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Design Mind: Christina Kazakia’s Stick-lets

(Design Mind: A Behind-the-Scenes Look at Innovation is a series about product design innovation in Philadelphia that is produced in partnership with the Philadelphia Inquirer. Each column focuses on a single product, designed locally.)

DESIGN: Stick-lets

DESIGNER: Christina Kazakia of Christina Kazakia Design, East Falls


WHAT’S NEW HERE: Silicone connectors used to build forts and structures out of sticks are a modern twist on building blocks that entice kids to go outside and play.

Growing up in northern New Jersey, Christina Kazakia, 29, grew up exploring the woods behind her house with her best friend. “I remember climbing trees and being scared at times, and that it was always thrilling,” she says. When her graduate thesis advisor at the Rhode Island School of Design told her to pick something she’s passionate about, she immediately thought of play and nature. “Everyone’s so plugged in now, including me,” she says. “It’s hard to unplug and open your eyes.” The industrial designer wanted to create a product that encourages kids to see and appreciate nature’s beauty and utility.


Just Scream It: She could think of about a million nature-related toys but couldn’t decide on one direction, so her advisor advised her to stop thinking and just scream something out loud. Out came, “Something to build forts with!”

Targeting an Audience: Recognizing the trend of populations rising in urban areas, she zoomed in on city kids. She was also interested in countering the misnomer that the city is devoid of nature. “If you look for it, you’ll find it,” Kazakia says. “You’ll collect fifty sticks in no time.” (This is true. My four year old can turn up an armful during a short walk through Queen Village.)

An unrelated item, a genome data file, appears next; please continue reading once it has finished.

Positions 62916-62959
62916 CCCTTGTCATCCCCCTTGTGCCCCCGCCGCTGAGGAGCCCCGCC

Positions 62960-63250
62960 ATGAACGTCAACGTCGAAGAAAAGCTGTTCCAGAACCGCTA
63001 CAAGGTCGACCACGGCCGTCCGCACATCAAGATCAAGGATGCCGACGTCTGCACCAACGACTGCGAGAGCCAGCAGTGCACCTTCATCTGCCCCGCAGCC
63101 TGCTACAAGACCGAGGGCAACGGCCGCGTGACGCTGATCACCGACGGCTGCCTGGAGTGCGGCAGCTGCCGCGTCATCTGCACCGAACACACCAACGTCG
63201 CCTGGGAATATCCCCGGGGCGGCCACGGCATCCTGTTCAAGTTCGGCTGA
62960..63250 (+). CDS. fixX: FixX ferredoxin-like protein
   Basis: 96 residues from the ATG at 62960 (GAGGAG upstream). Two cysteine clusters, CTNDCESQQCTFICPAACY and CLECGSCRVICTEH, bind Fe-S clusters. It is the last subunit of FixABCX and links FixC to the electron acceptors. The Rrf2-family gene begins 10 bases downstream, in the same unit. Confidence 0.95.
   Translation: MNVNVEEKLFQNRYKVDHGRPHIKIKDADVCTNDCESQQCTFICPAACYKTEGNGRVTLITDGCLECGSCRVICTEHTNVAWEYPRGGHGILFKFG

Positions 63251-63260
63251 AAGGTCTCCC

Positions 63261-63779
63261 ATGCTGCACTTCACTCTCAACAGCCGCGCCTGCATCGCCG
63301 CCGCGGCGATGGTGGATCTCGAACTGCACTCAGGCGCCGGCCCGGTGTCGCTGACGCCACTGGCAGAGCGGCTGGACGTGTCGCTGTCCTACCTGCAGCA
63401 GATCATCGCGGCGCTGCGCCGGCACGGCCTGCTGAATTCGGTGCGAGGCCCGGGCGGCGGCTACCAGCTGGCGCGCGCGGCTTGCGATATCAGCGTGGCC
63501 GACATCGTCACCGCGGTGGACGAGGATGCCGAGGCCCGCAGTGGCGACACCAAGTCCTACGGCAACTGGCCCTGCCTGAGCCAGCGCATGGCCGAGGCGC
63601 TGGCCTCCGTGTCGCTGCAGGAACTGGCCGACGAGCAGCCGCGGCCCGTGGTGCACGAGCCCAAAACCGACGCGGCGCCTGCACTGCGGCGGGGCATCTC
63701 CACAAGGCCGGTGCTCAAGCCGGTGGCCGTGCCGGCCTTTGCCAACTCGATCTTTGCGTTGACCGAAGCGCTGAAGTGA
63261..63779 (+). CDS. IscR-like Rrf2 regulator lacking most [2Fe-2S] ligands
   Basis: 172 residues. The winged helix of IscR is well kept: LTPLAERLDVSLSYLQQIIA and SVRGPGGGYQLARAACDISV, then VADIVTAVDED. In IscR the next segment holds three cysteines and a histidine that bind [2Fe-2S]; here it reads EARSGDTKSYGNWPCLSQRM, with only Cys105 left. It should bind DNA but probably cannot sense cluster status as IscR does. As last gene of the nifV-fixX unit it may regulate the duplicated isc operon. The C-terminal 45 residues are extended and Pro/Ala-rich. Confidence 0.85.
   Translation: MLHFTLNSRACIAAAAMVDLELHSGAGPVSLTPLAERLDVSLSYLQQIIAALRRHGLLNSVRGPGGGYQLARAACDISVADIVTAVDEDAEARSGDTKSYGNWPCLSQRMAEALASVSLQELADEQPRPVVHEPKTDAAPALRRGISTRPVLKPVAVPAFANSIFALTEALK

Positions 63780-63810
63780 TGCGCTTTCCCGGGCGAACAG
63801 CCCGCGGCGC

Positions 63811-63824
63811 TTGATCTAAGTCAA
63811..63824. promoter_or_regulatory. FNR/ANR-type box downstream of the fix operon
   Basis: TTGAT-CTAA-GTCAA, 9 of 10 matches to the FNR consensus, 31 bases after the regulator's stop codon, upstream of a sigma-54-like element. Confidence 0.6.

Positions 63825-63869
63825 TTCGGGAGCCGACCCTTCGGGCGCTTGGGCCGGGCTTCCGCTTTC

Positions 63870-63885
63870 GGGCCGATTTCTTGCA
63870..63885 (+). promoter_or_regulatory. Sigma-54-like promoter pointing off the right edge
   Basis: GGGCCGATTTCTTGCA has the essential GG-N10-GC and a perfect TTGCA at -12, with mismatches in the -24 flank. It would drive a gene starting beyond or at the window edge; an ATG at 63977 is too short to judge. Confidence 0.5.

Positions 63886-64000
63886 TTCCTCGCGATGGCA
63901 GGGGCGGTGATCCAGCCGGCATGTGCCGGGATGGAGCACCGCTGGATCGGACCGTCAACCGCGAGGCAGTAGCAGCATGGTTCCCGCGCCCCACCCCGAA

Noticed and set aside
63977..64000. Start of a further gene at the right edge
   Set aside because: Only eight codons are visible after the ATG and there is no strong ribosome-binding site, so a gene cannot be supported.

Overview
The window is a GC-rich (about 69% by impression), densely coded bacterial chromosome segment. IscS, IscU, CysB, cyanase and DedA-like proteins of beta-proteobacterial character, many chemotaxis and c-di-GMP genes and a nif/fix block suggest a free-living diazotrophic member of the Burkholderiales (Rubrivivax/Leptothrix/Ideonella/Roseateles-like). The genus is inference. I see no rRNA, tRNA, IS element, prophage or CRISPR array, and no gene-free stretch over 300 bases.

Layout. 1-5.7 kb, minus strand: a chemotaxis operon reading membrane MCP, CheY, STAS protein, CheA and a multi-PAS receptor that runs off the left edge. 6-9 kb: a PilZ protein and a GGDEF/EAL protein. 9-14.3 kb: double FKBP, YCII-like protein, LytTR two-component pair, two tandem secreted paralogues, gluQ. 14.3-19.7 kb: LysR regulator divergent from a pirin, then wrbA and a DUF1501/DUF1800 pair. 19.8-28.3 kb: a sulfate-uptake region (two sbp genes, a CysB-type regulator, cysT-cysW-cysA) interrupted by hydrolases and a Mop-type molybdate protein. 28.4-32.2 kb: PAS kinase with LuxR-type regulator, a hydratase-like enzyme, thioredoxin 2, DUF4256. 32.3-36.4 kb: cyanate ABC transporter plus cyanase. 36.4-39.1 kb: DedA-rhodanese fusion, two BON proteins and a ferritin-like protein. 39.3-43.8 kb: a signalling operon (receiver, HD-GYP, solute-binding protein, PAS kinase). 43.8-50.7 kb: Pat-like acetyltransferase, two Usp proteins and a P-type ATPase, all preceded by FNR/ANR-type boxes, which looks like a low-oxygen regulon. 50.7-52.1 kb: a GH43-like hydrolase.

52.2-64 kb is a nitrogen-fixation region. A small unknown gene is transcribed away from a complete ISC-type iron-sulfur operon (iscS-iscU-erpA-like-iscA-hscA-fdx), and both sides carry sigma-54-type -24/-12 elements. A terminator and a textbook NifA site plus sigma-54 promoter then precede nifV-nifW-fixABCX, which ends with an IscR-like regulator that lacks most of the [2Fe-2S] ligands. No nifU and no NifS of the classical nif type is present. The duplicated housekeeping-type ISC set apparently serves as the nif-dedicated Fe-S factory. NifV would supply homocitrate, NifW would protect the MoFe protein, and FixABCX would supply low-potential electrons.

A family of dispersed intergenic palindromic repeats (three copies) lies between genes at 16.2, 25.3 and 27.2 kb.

Less, but better: She conceived of an all-in-one-kit, but handing a kid everything in a bag didn’t satisfy her goal to get them outside and exploring nature. She started thinking about a system that requires natural elements, scavenged by kids, to work — and then narrowed that idea down further to a single prompt. “If they have to go out and get the material,” she says. “If they have to do the work, they’re going to be prouder of it.” (This strategy aligns with the design philosophy on display in Kazakia’s monarch-orange colored home office: Dieter Rams’ “Less, but better.”)


User Research: The designer went to a lot of after-school arts programs, at-risk programs, and nature camps, convincing teachers to let her observe kids at play and then to bring in early silicone prototypes for their feedback. The earliest Stick-let was squarer and stiffer and evolved to have a more elongated “neck” for easier flexing and twisting. Kazakia also added more shapes, going from three basic ones to six.

The sizes range from three-eighths of an inch to two inches. Kazakia has found that kids feel more comfortable with sticks of smaller diameter. “With their smaller hands,” she says, “it’s hard to manipulate a two-inch connector, and a large stick is really heavy.”

The kids demanded bright colors, which Kazakia already had in mind to contrast with the earthy hues of sticks. She went with a palette more sophisticated than the primary colors found in most kids’ products. “The white is a late addition,” she says, “I think it gives it more of a modern look, instead of something like yellow.”


Early Success: Stick-lets debuted at the RISD senior show in June 2011, where people bought the handmade connectors she put out on display. She started selling trial runs of the product in October 2012. After two years of listening to stakeholders including kids, moms, dads, retail stores, and distributors, and tweaking the Stick-lets, she invested in a run of 30,000 kits for a Kickstarter campaign that ended earlier this month. (Kazakia herself has experienced some early success, too. She was part of the IDSA’s inaugural Women in Industrial Design show in San Francisco, also earlier this month.)

Not Just for Kids: One of the reasons for the Kickstarter was to raise funds to develop Stick-lets for new audiences. She found while testing the product that six-year-olds aren’t the only ones interested. “I had a woman buy a kit for her 90-year-old dad to use in the garden,” she says. “I’ve got to think about his dexterity, too.”

(A version of this article first appeared in the Philadelphia Inquirer,, and

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